Tag Archives: CLoSer

Let’s keep creativity close-by

By Matthew Swann, CLS Chief Executive

MatthewheadshotThere has been a lot of talk in recent years and months about musicians and artists of all hues finding it more and more difficult to survive in London. This has prompted the Deputy Mayor for Culture to announce dedicated “Artist Zones”, where artists and organisations would be given help to purchase unused spaces. A great idea, but I think we can go further…

Some context. Music venues are closing across the country, but especially in the capital, where a conservative estimate suggests that a third of London’s gig venues have closed in the last 10 years. The low earnings that afflict many artists and musicians, especially those starting out, are incompatible with London rents, let alone mortgages. Conversely, part of what has made London a magnet for so many people and so much investment is the incredibly diverse cultural offerings available. We see this in microcosm as bold, risk-taking artists establish themselves somewhere cheap and forgotten like Shoreditch was 20 years ago, only to be priced out as those who want a slice of vicarious ‘cool’ follow them. The artists get chased north up the Kingsland Road into Dalston, then east into Hackney, now south into Peckham. Even in Peckham, young artists and local populations are being squeezed out as more vicarious cool is sought. Decades ago the same happened to Soho and Notting Hill – once down at heel but culturally vibrant, now beyond the means of artists beyond a handful of outlier megastars.

Classical music is by no means immune. The CLS office is in Brixton, having moved from (a very grotty and cheap) office in the City five years ago because Central London was beyond our reach. Now Brixton is becoming too expensive – in Autumn 2018 we will likely have to look further afield for office space. Our landlords have seen what is happening in the centre of London, have invested in the building’s infrastructure and are attracting bigger companies who can pay higher rents.

Just as bands and visual artists are losing performance spaces, so is classical music. Already, one of our favourite venues has had to hike its hire fees in a bid to keep up with rents. One church we would love to perform in more, close to one of the ‘cool’ areas above, has seen its commercial potential and priced itself beyond what we think is reasonable. Affordable venues are all oversubscribed. Rehearsal venues are a particular issue, in that London simply does not have enough of them of a big enough size, and they are very expensive. It is even becoming an issue for our Meet the Music programme. Our education team have spent the last few days desperately trying to find a suitable, and importantly, available and affordable, East London venue for a schools project later in the Autumn. At a time when so many London orchestras, including our own CLoSer series, are attracting new, young and cross cultural audiences, we are in danger of becoming victims of our own success as the venues we champion fall to encroaching speculative development.

If all this sounds like a moan, it’s not meant to be. One of London’s joys is its ever shifting cultural tectonic plates. When I first moved to Camberwell in South East London a dozen years or so ago, telling people I lived there usually elicited a sharp intake of breath. Neighbouring Peckham was a no go zone after dark. Brixton a generation ago was a by-word for inner-city violence. Now, I can drink cocktails on top of the multi-story car park in Peckham, and take my kids to the cinema on its ground floor. Brixton is a by-word for outstanding food (and home to CLS towers!). Camberwell is the epicentre of scruffy artistic chic. Problems and poverty still remain in those areas and in many ways are more entrenched, but there are opportunities which did not exist 10 years ago.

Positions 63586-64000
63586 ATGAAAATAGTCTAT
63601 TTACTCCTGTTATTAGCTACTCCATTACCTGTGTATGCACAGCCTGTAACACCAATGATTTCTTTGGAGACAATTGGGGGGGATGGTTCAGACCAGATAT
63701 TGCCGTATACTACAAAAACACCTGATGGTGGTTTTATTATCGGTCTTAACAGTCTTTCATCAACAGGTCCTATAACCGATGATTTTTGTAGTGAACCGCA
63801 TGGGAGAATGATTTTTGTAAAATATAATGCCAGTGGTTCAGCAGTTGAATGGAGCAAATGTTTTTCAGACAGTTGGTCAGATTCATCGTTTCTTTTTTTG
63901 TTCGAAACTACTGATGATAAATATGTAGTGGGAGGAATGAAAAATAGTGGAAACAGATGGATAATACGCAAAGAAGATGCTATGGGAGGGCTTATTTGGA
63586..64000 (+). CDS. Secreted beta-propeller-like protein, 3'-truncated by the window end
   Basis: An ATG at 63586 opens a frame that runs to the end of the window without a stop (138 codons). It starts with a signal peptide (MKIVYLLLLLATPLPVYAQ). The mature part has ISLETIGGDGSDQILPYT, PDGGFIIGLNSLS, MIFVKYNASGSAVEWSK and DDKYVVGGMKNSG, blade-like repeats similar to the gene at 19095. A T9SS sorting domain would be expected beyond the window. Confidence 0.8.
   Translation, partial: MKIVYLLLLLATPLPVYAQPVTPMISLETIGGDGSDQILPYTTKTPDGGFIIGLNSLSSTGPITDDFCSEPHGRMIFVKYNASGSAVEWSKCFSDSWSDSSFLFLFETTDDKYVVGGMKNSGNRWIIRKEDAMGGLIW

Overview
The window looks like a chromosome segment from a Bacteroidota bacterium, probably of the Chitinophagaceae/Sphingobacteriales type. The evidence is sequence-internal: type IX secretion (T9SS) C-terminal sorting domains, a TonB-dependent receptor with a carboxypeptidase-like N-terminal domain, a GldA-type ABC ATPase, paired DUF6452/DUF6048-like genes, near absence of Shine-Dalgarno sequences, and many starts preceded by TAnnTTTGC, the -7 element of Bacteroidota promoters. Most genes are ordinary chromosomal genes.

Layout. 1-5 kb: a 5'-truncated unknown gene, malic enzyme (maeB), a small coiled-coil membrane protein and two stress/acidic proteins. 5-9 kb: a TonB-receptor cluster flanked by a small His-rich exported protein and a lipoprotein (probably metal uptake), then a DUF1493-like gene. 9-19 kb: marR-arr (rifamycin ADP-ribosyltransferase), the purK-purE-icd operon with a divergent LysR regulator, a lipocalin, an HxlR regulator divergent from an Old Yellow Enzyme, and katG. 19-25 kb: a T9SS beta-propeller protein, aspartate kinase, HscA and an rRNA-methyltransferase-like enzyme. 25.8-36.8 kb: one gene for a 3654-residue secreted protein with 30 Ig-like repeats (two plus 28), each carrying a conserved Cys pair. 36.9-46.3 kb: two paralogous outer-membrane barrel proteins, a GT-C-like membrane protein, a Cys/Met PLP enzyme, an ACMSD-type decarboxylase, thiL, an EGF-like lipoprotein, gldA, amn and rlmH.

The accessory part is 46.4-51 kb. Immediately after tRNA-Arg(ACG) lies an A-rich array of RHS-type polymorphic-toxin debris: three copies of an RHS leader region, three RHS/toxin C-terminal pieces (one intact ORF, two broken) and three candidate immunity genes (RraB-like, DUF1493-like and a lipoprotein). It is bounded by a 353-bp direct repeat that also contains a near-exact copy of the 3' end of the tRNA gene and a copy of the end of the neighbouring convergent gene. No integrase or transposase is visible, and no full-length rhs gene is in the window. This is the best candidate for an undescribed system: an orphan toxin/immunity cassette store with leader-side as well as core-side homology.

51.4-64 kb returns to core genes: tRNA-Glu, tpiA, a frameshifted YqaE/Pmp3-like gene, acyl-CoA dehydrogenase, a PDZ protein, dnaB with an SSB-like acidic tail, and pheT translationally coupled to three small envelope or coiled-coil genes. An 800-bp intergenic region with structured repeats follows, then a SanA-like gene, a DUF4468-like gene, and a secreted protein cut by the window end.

But like the Mayor’s office I do think that we need to guard against London gaining investment but losing its creative soul. The Deputy Mayor’s “Artist Zones” are a great idea, but require capital investment and a long term leveraged commitment which doesn’t suit everyone. I think we can go further, and help both artists and businesses at the same time.

It’s been mooted before, but why don’t we create an English Heritage style Grade system for cultural venues, preventing them from change of use and unsustainable rent hikes. The business of development and investment could continue around them, still benefitting from having creativity nearby  that would otherwise up sticks for the next cheap and forgotten area of London. But let’s extend this to rehearsal rooms, artists workshops, independent theatres, the lot. Any venue that has been in continuous use for creating music, art, etc for five years is protected. That way artists and musicians are not constantly pushed around, and eventually out, of London.

Second, any new office development in much widened “artist zones” has to provide at least 5% of its space to non-profit creative organisations either free of charge or well under market rates. Then the music, performing arts and visual arts organisations (and Orchestras!) that fuel London’s creative infrastructure, and in turn fuel investment, can concentrate on empowering artists, rather than spending exponentially increasing portions of their budgets on rent

I think that businesses and investors stand to benefit as much from these ideas as artists and the organisations that support them. Some businesses already understand the benefits of keeping creative organisations in their developments, but unilateral altruism isn’t going to solve the problem.

“Artist Zones” are a great idea, but let’s go further and benefit everyone by keeping creativity close.

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Retrospective on CLoSer: Sketches of Miles

We do things differently here at CLS, and on Wednesday 6 April we lived up to our promise to surpise with a concert of the music of Miles Davis – CLoSer: Sketches of Miles.

For this, the final CLoSer concert in the RE:Imagine series, we were joined by the exceptional talents of Gwilym Simcock and his trio, vocalist Cleveland Watkiss and – in a last-minute addition – saxophonist Tim Garland.

Relive the experience